Looking Back – 1974 / Fort Rucker, Alabama: Army Aviation went out its way to help out in the energy crisis. First the standard actions: Shutting lights in unoccupied rooms; lowering thermostats to 68 degrees; reducing speed limits, as well as curbing unnecessary driving.
However the Department of Facilities-Engineering (DFAE) decided to go the extra mile. Since DFAE personnel control base heating facilities they instituted energy-saving techniques that were quickly implemented.
One solution they developed was to employ used crankcase oil from internal combustion engines in anything from helicopters to Jeeps to the general’s staff car. It was found that a blend of 40% crankcase oil and 60% number 5 fuel oil would burn efficiently.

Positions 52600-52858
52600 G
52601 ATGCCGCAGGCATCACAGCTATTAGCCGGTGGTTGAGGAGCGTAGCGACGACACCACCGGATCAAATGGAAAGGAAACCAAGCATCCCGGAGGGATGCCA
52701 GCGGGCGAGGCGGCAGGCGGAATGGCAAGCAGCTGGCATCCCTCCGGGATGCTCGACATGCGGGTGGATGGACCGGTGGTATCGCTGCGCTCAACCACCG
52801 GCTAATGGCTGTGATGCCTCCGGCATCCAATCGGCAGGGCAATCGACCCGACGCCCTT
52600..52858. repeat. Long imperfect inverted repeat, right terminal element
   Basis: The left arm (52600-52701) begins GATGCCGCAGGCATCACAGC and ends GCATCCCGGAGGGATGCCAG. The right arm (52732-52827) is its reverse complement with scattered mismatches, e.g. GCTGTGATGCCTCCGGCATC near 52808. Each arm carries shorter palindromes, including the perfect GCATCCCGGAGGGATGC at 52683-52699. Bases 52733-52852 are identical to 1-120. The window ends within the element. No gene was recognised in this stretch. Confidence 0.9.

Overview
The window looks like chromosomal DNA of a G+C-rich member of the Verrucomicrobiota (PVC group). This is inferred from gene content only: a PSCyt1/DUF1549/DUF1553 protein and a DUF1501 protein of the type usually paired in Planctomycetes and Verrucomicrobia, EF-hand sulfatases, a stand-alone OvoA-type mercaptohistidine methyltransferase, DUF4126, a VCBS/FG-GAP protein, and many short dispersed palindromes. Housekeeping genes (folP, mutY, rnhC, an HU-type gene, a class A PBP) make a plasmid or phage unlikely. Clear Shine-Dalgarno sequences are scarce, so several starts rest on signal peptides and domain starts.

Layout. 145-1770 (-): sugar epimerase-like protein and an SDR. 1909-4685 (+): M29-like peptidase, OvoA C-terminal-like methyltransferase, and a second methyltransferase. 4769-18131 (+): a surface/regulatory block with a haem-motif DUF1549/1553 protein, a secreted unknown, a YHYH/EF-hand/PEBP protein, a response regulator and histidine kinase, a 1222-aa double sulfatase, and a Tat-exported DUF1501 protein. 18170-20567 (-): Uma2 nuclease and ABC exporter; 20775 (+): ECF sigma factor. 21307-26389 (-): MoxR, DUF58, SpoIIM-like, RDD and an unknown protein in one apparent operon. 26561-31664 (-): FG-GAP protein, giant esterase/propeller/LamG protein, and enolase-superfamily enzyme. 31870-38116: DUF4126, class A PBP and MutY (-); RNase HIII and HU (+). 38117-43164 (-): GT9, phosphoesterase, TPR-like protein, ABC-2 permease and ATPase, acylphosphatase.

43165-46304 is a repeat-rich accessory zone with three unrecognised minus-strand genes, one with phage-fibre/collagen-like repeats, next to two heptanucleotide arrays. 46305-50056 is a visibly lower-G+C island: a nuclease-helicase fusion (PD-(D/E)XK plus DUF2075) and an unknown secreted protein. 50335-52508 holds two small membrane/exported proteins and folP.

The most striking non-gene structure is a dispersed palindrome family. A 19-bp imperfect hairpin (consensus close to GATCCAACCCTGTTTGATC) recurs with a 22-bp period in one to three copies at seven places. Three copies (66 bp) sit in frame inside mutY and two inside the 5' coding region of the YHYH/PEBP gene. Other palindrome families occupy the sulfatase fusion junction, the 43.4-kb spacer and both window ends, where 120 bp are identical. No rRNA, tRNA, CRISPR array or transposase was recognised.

According to Guy Dunnavant, Chief of the Utilities and Pollution Control Division, the use of crankcase oil will bring about a savings of 21-cents per gallon on fuel oil as well as reusing an energy source that normally would have gone to waste.
The Division has approximately 40,000 gallons of this crankcase oil on hand and is trying to get all such oil available. It picks up the oil in 55 gallon drums or asks that it be delivered to the storage area located in the Firefighter Training Area on Dilly Branch Road. The drums of oil should not be contaminated with extraneous cleaning fluids
In addition to the recycling operation for oil, available, too, is a pair of coal-burning heating plants. These are sitting idle due to air pollution laws which forbid their use, but could be brought on line when circumstances deemed it necessary.
- Source: Page 34, Army Aviation, Vol. 23, No. 2, Army Aviation Publications, Inc., Westport, Ct., February 8, 1974.